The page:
It’s finally public: the Code of Conduct for Notified Bodies under Directives 90/385/EEC and 93/42/EEC “Improving implementation of the European CE certification of medical devices through harmonization of quality and competence of Notified Bodies”. It has been much awaited (see here, here and here for example) and in the end has been authored by BSI, DEKRA/KEMA, LNE/G-MED, TÜV Rheinland and TÜV SÜD. Other notified bodies are invited to join.

Apart from a general statement and general principles of conduct the Code contains  rules on:

  • Implementation and monitoring of the Code of Conduct;
  • Qualification and Assignment of Notified Body Assessment Personnel;
  • Minimum time for Notified Body assessments;
  • Sampling of class IIa and IIb technical files;
  • Design Dossier Reviews;
  • Rules for subcontracting; and
  • Rules for Certification Decisions.

The authoring notified bodies aim to address the current weaknesses in the notified body system with this code, more particularly

“to ensure a harmonized quality of work amongst the participating Notified Bodies, to gain trust in this work in public perception as well as from political and policy stakeholders, to contribute to ensure the trustworthiness of the system amongst international partners of the European Union and to support the reputation of the participating Notified Bodies.”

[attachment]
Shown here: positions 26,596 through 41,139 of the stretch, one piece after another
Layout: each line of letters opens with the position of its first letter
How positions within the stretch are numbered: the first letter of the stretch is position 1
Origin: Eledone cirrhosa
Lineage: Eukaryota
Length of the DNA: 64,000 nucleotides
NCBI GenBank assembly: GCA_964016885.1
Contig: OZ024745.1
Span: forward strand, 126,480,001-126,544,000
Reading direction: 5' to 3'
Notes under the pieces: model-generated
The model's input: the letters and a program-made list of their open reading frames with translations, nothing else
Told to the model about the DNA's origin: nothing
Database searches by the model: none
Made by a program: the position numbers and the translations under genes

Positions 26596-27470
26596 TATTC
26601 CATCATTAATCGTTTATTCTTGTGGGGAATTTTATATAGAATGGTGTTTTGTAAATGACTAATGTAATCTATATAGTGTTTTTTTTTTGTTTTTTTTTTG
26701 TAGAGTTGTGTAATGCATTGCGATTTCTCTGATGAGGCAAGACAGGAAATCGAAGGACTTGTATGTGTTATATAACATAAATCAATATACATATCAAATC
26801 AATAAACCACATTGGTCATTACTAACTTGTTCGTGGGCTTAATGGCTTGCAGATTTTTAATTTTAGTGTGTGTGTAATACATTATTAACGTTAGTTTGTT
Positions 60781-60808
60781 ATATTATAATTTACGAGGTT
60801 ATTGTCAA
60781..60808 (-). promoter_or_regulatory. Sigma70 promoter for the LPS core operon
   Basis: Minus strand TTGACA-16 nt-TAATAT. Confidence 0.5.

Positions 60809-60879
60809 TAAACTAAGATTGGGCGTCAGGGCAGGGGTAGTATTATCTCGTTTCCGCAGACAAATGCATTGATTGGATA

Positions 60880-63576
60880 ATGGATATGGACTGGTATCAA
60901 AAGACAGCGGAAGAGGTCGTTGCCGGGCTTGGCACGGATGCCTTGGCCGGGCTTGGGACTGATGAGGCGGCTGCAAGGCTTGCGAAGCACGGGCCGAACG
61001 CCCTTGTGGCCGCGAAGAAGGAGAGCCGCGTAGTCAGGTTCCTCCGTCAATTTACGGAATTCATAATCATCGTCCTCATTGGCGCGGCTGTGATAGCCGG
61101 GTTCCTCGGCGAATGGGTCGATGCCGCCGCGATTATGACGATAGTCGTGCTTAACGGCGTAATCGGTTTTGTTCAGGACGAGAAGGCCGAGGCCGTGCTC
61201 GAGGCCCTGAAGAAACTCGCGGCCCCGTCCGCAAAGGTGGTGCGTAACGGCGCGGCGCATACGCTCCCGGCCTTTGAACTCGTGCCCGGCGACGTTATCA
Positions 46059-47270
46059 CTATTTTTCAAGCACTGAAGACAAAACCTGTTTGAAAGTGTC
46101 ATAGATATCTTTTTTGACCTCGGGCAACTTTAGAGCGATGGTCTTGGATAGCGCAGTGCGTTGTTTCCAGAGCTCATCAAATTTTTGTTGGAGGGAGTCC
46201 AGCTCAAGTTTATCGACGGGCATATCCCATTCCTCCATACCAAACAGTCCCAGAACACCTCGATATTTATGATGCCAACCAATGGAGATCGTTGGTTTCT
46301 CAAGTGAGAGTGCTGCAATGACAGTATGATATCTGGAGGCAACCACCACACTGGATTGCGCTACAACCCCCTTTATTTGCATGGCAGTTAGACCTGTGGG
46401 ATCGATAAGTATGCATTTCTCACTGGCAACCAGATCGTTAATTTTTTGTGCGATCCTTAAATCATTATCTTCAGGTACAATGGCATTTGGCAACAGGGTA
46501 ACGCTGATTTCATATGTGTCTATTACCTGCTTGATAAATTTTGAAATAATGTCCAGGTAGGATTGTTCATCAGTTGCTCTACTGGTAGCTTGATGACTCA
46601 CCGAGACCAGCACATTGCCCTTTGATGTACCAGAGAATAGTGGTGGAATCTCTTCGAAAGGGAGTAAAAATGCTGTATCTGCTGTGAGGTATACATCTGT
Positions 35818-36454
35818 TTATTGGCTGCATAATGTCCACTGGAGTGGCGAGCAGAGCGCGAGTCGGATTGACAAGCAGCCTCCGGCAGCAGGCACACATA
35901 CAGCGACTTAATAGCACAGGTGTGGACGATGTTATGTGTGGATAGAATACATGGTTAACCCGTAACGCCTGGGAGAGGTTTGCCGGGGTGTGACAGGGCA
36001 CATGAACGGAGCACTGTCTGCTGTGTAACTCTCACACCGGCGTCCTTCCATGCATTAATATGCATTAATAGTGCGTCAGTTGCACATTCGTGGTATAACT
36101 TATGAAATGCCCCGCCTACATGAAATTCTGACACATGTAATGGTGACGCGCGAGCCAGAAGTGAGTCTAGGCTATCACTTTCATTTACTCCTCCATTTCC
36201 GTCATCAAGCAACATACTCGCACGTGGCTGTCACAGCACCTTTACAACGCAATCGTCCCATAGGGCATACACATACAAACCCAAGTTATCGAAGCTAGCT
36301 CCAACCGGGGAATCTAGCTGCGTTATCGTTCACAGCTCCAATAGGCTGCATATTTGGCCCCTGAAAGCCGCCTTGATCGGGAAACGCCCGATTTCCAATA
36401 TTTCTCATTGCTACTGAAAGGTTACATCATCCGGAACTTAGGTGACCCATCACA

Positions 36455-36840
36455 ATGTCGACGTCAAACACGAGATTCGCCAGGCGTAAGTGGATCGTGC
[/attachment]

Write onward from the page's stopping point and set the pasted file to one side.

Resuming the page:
Interesting features I found are the following.


There is the scope of the Code. It states as non-limitative list of topics that still need to be addressed:

• Incorporating of the IVD Directive

• Defining requirements for review of devices incorporating material from animal / human origin

• Covering the Conformity Assessments defined in MDD Annex III or AIMD Annex 3 (Type Examination) as well as MDD Annex IV or AIMD Annex 4 (Batch Verification)

• Differences between Notified Bodies in review of clinical evaluations according to MEDDEV 2.7.1

• Requirements for Own Brand Labeling (OBL) manufacturers.

Board of Compliance

The notified bodies intended to take non-compliance with the code seriously and announce to set up a Board of Compliance and accompanying enforcement measures before 1 January 2012. I would imagine that they could easily adapt the Eucomed Code of Ethical Business Practice’s procedural framework. although there might be advantages of embedding the Code in the national notified body accreditation decision one way or the other. In any event the Board of Compliance implementation should seek to avoid the situation that the Eucomed code has been in since its enforcement mechanism was set up: no enforcement except clarification on its own accord because no one complains about each other. Whether that will be the case will depend on what parties will have standing to file complaints or request enforcement. I can imagine that notified bodies are not enthusiastic about their customers suddenly having recourse other than contractual against their notified body. On the other hand, notified body services contracts are normally imprecise on the exact notified body service level that the Code would be a very welcome addition.